Can we also agree that, if Billy sets off promptly* to the east, he can reach point b (halfway from his current position to the East end) that is receding at 3.33 cm/s?
    If not, why?

  26. DNA_Jock,

    Go watch the video again. Did you not understand the quote? Was the narrator lying?
    I understand you have this paranoia about ever admitting you are wrong about anything. But I just quoted you THE EXACT reason you are wrong. He says the exact words in the video.

    And yet Jock…

    Well, anyone who wants can watch the video and see and hear for themselves.

    Jock: “He is not being carried along…”

    Video: “The key to all of this is that the ant is on the rope and he stretches with the rope.”

    Do you understand what he means when he says “key”? Can it be any more clear?

    Keep digging Jock.

  27. phoodoo: Its the same idiocy that gives you ideas like some infinites are bigger than others, and Hilberts hotel can always find more space by having guests move over one room.

    Have you published on these topics or is your contribution merely to label things as idiocy and leave your reputation to do the rest?

    If the latter, well, you are fucked.

  28. Err, can we agree on this, phoodoo:

    If Billy is 25 meters along a 100m rope, and the rope is stretched one meter, then Billy would now be 25.25 meters from one end, and 75.75 meters from the other end.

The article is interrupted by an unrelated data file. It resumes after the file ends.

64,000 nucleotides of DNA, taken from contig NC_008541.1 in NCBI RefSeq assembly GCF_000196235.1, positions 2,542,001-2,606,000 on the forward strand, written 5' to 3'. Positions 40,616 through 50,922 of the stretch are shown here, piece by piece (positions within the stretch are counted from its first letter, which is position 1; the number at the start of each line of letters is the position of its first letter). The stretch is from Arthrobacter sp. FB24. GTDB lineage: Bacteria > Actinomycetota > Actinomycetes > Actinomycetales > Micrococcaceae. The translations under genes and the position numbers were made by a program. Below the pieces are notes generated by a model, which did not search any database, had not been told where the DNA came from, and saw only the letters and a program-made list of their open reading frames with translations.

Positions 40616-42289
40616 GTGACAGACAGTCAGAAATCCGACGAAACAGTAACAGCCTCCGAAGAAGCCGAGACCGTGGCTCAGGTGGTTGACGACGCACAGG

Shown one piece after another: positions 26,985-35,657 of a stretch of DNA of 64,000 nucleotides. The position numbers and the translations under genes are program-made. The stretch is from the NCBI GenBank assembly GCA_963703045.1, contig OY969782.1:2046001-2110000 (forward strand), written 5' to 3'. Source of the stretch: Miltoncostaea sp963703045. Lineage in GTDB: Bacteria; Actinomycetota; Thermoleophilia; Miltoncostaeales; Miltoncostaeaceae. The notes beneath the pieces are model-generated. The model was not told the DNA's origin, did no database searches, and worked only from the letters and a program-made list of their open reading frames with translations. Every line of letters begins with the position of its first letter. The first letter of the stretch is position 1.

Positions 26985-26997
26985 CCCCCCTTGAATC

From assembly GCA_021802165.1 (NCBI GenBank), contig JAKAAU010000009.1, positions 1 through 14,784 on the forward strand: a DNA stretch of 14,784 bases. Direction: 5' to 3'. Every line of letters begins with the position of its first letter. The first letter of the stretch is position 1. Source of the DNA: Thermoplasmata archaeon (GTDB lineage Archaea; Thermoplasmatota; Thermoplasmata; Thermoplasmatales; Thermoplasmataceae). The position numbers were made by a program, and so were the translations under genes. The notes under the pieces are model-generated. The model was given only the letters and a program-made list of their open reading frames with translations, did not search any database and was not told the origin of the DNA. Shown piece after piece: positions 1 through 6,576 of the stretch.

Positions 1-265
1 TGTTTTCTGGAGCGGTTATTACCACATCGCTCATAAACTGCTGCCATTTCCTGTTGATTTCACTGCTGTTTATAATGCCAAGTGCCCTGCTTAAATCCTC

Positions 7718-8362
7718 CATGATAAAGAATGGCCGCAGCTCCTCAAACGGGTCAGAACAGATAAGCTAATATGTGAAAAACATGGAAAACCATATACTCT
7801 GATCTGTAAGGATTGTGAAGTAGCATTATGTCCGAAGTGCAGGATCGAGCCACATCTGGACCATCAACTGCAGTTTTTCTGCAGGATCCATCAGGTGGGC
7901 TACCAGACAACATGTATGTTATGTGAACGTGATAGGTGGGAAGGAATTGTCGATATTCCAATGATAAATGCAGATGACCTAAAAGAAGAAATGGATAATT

If he moved 10cm during this stretch, he is either 25.15 / 75.85 from the ends, or 25.35 / 75.65, depending on which way he went.

    ?
    If it makes you happier to include a 0.01cm stretch to Billy’s body, be my guest. Does not affect the big picture.

  29. DNA_Jock,

    This is utterly amazing. You watched the video right? His body is not being stretched. He is being “carried along” in the direction of the stretch. The precise thing that you claim does not need to happen. It appears you don’t understand anything that is being discussed. Whatsoever.

    Where is Graham2 now? He comes by with his little drive by thinking oh he is it figured out, and you have it figured out, and oh how dumb to think that it is the being carried along in one direction that is the key to the paradox, even though the narator himself says exactly that! I gave you the time stamp for crying out loud. Is he going to defend you now? Is anyone willing to defend you now, and say that you were right? I would love to see a poll, who is right, you or me?

    I think you can get one consolation-Omagain will still believe you are right. Haha! Omagain! Sorry.

  30. Oh, phoodoo, everyone is quite comfortable with the fact that you have been demonstrated to be hopelessly wrong.
    There are all bored with your inability to understand anything.
    I am only continuing as part of a psychological experiment, seeing how close I can lead you to water, without your ever drinking.
    You were the one obsessing about his body getting stretched. Of course it’s immaterial.
    Talking about Billy being “carried along” and “in the direction of the stretch” is dangerously vague, as Corneel explained to you.

    Let’s apply some precision shall we?

    Answer the “can we agree” questions — the most recent one (25meters out of 100) is the most basic one. If we cannot agree on that then there is no hope for you.